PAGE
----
Essay on Do Violent Video Games Cause Behavior Problems?
Number of words: 794
Whenever there is a mass shooting in the United States of America, it does not take long before pundits blame violent video games and movies. At the same time, some people often take an opposing side claiming that it is not viable to video games and movies for the increased rate of crime in the country, especially when a younger person is involved in shooting spree among his or her colleagues. In this sense, it is a case of a contentious issue drawing debates from either side of the divide. Each side notably has a point that can be used to justify the standpoint. As to whether video games cause behavior problems, this paper seeks to be on the yes side, supporting it. Children who spend a lot of time watching video games at home are more likely to express violent and obscene behaviors at school or anywhere.
Video games such as those involving guns, teach people on how to shoot to kill. For example, the US military has resorted to using video game developers to accustom games that involve shooting to kill option that can be used to train soldiers. For example, Shoot Em Up game released by the army in some years back encouraged the public to get access to some gun techniques, which would otherwise not have existed (Etchells et al. 56). As a result, people get to know things that they would want to try out in real life. Notably, the net consequence is enormous as it not only prompts the urge of practicing killing option in reality but also deactivates the customary psychological irons that bar them from acting ins such a manner.
Surprisingly, some societies still do have negative perceptions of women in society. Studies based on sex and violence on women have denoted that games featuring women often foster violence toward the women with those playing it developing an attitude of rape hostility (Gabbiadini et al. 34). A practical example is the Grand Theft Auto V in which the developers allowed the gamer was given the ability to murder a prostitute to recover money (Gabbiadini et al. 23). In this case, the concern is that the user can be violent toward women in the game something, which they can replicate easily in real life. Notably, the exposure may encourage the rape attitude, which is more grievous.
Violent video games often encourage a person to develop a little to no empathy in life. In this case, a child who spends most of his or her time playing a violent video game is more likely to show little compassion to colleagues, something, which then matures as he or she grows into adulthood (Adachi et al. 61). In this viewpoint, older people who play violent video games are less likely to aid others who may have a problem while children who indulge in violent gaming often are less moral to the peers who are not. The disparity between video game and any other violent media is that the user can participate in the events unfolding in real time. In this perspective, the gamer is not just a viewer but an active participant in what is coming forward and even making decisions based on the situation. At the same time, one can experience the effect of the decision made. A child is at a learning stage and is most likely to imitate things they see and use in life.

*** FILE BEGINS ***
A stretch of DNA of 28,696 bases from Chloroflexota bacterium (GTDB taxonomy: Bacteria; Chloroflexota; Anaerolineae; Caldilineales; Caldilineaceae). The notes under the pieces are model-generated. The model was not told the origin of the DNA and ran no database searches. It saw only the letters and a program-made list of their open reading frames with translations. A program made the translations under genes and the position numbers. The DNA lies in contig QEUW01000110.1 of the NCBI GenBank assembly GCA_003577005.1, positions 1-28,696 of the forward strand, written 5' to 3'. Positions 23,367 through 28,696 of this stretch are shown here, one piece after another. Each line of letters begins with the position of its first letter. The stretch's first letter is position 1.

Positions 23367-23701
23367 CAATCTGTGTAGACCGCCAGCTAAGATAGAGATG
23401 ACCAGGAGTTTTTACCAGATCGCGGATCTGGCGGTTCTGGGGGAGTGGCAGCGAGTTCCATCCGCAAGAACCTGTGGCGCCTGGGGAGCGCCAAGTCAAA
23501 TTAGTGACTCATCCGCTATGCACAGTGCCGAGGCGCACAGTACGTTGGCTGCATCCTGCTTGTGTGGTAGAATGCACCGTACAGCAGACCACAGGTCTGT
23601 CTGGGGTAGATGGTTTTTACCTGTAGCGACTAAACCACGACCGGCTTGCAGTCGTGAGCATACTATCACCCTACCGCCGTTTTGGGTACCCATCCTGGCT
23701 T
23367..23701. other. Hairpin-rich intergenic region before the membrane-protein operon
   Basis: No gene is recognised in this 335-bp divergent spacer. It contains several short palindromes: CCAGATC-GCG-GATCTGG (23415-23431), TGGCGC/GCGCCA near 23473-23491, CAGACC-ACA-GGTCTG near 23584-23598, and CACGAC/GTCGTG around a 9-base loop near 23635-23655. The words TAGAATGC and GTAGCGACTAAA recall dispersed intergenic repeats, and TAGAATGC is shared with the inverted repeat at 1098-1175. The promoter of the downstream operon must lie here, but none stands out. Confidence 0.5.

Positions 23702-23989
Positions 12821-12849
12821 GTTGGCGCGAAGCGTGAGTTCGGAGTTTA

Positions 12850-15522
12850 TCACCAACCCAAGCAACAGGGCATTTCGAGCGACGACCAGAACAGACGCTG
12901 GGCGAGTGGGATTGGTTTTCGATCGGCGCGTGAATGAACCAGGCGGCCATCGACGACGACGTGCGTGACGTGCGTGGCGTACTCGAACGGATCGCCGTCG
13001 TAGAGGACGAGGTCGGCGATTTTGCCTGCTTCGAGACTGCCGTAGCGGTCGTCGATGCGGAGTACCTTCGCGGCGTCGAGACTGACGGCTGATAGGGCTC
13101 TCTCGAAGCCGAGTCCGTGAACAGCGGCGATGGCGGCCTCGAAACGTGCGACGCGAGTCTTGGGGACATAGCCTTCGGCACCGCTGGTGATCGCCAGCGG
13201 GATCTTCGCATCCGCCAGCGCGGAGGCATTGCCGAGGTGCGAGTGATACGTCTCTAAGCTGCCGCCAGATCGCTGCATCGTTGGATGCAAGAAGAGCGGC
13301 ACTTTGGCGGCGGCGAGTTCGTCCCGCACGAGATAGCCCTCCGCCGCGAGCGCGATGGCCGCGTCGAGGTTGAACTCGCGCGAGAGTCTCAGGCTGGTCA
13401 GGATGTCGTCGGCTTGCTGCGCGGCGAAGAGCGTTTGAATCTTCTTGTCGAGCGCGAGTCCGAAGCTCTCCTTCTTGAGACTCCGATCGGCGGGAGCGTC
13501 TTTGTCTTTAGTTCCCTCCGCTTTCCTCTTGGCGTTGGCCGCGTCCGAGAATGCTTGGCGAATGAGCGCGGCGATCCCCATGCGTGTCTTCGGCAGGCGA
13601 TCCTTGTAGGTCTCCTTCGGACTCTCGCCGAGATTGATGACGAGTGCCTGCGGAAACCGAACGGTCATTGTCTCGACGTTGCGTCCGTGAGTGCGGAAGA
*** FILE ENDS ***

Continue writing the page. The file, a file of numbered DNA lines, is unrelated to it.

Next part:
In sum, violent video games expand the behavior of violence among gamers. It fosters little empathy among the adults and low moral values in children. Also, it teaches the users some real skills such as shoot to kill without a second thought. In this case, someone may shoot people aimlessly without a feeling of having developed such an ability from playing video games. The worst outcome is those traits, which may foster violent behaviors toward women in a society such as encouraging rape activity. As a recommendation, unless some lessons and teaching plan is reinforced in schools to educate on ethics and values of playing video games, the impacts of violence in the streets of the US will remain a grievous thing.
Adachi, Paul JC, et al. “From outgroups to allied forces: Effect of intergroup cooperation in violent and nonviolent video games on boosting favorable outgroup attitudes.” Journal of experimental psychology: general 145.3 (2016): 259.
Etchells, Peter J., et al. “Prospective investigation of video game use in children and subsequent conduct disorder and depression using data from the Avon longitudinal study of parents and children.” PloS one 11.1 (2016): e0147732.
Gabbiadini, Alessandro, et al. “Grand Theft Auto is a “Sandbox” Game, but There are Weapons, Criminals, and Prostitutes in the Sandbox: Response to Ferguson and Donnellan (2017).” (2017): 2460-2466.